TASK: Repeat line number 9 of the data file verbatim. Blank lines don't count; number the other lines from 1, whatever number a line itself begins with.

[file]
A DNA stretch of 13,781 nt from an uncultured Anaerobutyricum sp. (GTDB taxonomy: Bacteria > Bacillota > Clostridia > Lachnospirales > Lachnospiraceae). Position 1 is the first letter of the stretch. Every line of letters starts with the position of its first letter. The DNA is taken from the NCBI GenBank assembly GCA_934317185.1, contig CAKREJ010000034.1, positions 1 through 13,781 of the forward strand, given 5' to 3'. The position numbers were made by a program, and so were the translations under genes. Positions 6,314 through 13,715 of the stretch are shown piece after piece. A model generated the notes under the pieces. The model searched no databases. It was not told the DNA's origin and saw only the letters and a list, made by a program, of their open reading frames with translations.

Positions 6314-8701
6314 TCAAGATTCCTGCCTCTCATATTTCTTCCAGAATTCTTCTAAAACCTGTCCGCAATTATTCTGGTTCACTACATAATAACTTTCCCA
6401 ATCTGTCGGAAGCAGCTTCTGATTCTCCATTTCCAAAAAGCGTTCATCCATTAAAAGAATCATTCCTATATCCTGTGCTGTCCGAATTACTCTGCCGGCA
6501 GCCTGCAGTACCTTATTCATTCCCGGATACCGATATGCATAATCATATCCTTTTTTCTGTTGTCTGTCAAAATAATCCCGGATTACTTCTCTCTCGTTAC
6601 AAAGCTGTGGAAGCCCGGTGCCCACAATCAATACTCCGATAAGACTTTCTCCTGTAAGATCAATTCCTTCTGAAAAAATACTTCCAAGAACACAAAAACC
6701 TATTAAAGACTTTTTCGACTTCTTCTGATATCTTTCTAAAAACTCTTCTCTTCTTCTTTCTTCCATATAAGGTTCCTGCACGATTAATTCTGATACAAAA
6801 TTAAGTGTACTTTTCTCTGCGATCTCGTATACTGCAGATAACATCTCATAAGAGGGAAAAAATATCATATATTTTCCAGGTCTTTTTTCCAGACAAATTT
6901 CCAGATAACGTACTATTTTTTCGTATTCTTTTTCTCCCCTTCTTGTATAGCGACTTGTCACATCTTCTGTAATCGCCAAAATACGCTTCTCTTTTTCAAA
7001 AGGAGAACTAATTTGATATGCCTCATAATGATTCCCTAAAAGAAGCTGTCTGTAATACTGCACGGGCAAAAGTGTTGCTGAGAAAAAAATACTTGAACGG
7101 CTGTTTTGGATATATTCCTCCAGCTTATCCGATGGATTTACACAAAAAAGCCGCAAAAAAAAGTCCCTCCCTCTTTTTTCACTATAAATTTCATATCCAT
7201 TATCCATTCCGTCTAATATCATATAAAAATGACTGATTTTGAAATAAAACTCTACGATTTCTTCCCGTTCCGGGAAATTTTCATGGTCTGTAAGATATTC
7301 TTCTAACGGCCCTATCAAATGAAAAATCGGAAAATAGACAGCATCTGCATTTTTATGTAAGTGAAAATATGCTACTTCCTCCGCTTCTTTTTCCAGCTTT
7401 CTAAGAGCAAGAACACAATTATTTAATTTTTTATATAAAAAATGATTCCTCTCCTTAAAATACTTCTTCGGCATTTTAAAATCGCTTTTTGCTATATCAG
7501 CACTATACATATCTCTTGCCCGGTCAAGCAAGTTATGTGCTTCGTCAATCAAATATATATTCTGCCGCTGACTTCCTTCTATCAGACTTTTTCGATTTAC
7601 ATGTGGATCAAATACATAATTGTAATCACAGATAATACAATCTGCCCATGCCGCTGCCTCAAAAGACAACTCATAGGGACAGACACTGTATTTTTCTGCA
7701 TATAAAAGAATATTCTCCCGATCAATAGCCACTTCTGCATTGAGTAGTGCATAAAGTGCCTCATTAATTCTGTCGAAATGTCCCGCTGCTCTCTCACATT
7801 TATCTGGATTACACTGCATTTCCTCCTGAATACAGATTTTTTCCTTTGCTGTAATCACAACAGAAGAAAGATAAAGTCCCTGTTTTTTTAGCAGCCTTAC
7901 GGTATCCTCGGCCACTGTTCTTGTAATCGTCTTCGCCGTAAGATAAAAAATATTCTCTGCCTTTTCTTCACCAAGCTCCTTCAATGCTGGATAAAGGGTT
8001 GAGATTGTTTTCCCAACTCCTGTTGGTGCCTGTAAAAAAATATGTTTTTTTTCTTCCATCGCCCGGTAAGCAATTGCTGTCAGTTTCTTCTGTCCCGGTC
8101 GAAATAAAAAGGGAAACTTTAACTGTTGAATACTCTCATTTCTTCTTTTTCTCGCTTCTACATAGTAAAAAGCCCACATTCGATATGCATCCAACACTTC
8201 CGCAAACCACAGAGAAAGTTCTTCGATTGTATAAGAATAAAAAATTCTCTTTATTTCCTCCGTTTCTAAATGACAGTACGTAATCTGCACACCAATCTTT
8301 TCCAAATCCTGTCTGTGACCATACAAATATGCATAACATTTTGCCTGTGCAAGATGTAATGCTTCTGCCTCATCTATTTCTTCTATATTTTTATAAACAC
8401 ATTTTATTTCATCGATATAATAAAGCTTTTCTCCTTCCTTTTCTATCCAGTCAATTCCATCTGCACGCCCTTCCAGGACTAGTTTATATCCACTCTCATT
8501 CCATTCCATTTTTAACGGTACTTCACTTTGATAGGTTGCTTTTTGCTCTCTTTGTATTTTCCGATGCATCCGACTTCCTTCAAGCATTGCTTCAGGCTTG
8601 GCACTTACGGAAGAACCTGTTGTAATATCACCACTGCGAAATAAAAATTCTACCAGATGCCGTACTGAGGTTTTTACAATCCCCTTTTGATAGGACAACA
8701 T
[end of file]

6901 CCAGATAACGTACTATTTTTTCGTATTCTTTTTCTCCCCTTCTTGTATAGCGACTTGTCACATCTTCTGTAATCGCCAAAATACGCTTCTCTTTTTCAAA